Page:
AT&T, in its first earnings report with Time Warner under its wing, stumbled with weakness in its Entertainment Group that includes DirecTV during the second quarter of 2018 — hurt by cord-cutting and consumers’ move to internet video.
The telco’s WarnerMedia division, encompassing HBO, Turner and Warner Bros., had Q2 revenues of $7.8 billion, up from $7.3 billion a year earlier. Of the $7.8 billion, $1.1 billion is included in AT&T’s consolidated results, representing the 16 days that the telco owned the ex-Time Warner properties in the quarter.
Overall, AT&T reported $38.99 billion in revenue and net income of $5.1 billion, or 81 cents per share, reflecting the favorable impact from U.S. corporate tax reform and new revenue accounting rules. The topline number missed Wall Street’s forecasts of $39.39 billion, while the telco’s adjusted EPS of 91 cents beat analyst expectations of 85 cents.
Randall Stephenson, AT&T chairman and CEO, praised the WarnerMedia group in his prepared remarks. “Time Warner joins us coming off an impressive second-quarter. Turner turned in solid subscription and advertising revenue growth, Warner Bros. is in high gear with a record number of series in production, and HBO delivered strong subscriber revenue growth.”
He added, “Our goal is to reshape the way media and entertainment work for consumers, and you will see us continue to do exactly that.”
Warner Bros. revenues of $3.3 billion were up 11%, Turner revenue of $3.2 billion was up 4% (and subscription revenue rose 6%), and HBO revenue of $1.7 billion increased 13% for the second quarter.
However, AT&T’s Entertainment Group segment, which includes the DirecTV U.S. video operations, fell 8% in Q2, to $11.7 billion — down by $1 billion from the year-earlier period. (On an adjusted basis, excluding an accounting change for regulatory fees, the group’s revenue was $11.86 billion, or down 6.4%.)
The telco said the decline reflects “continued pressure in video revenues from declines in linear video subscribers,” in addition to lower legacy wireline-service revenues, partially offset by advertising revenues increases. Operating income for the group fell 13%, to $1.45 billion (or down 25% on an adjusted basis).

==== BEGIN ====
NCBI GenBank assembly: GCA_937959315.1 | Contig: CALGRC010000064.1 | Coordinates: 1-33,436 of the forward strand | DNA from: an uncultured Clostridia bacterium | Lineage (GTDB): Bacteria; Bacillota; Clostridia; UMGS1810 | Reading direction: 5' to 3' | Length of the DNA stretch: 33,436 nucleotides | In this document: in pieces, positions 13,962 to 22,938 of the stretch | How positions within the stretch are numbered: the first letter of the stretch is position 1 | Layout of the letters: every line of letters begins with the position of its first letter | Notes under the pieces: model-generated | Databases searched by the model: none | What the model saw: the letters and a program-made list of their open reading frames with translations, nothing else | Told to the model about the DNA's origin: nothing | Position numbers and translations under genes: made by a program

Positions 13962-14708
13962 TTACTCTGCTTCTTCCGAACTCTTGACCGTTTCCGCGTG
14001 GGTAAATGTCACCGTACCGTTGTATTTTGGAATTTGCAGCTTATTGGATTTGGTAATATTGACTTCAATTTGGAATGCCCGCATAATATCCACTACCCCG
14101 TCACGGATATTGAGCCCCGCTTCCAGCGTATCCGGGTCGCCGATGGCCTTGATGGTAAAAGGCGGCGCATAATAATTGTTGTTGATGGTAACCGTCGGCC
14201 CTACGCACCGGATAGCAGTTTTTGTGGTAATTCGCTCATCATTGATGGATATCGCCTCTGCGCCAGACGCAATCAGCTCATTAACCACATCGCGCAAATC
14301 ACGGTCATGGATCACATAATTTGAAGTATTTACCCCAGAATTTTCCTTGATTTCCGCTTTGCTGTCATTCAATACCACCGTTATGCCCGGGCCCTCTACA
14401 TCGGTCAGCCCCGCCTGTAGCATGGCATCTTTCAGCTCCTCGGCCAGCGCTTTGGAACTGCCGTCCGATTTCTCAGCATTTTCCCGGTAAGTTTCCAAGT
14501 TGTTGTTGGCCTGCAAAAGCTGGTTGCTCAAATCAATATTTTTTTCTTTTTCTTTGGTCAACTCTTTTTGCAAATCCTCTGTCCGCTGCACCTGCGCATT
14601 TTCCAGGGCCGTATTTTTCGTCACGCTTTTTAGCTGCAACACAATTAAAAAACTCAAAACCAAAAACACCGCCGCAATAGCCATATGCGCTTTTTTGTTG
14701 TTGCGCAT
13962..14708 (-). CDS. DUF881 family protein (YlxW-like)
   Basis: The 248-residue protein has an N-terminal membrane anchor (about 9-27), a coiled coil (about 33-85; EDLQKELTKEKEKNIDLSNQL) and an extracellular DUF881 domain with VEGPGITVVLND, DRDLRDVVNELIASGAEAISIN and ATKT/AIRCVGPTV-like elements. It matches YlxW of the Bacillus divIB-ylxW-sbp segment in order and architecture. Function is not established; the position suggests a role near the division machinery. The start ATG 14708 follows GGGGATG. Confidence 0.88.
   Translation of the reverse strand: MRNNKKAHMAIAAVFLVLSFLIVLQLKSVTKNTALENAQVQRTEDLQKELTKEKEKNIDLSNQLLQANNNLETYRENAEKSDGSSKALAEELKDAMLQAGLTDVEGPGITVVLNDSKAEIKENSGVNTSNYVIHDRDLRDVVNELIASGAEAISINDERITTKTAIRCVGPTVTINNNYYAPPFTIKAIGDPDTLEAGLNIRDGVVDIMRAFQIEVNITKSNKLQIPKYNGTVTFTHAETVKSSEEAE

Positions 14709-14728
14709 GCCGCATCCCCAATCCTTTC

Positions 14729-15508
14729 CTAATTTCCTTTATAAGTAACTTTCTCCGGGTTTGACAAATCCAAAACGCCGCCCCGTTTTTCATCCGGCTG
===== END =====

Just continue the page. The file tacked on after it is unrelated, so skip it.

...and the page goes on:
AT&T’s video entertainment revenue specifically fell 9%, to $8.33 billion in Q2 (or $8.44 billion on adjusted basis). DirecTV’s core satellite TV service dropped a net 286,000 subscribers in the period — the biggest loss in DirecTV’s history — to 19.98 million at the end of Q2. The company’s internet-delivered DirecTV Now service added a net 342,000 subscribers, to stand at 1.81 million at the end of June.
On the wireless front, AT&T’s consumer mobility group service revenue was $14.9 billion (down 1.5%, or flat on a historically comparable basis). Overall, AT&T reported 3.1 million U.S. wireless net adds, including 46,000 postpaid phone net adds versus a net loss of 89,000 in the year-prior quarter.
AT&T closed the $85.4 billion deal for Time Warner two days after the June 12 U.S. District Court ruling in favor of the merger. After waiting for a month, the DOJ appealed the decision and is seeking an expedited schedule for the appeal with oral arguments coming after the final filings on Oct. 18.
AT&T has committed to keep Turner operating separately pending an appeal, but only until Feb. 28, 2019. Turner is the focus of the government’s case, arguing that the deal is anticompetitive because the telco would be in a position to hike carriage rates for rival TV distributors.
At the start of 2018, AT&T adopted new accounting standards to record Universal Service Fund (USF) and other regulatory fees on a net basis (e.g., like sales taxes). That’s reduced reported revenue; for example, AT&T said on a historically comparable basis, Q2 revenue would be $39.91 billion.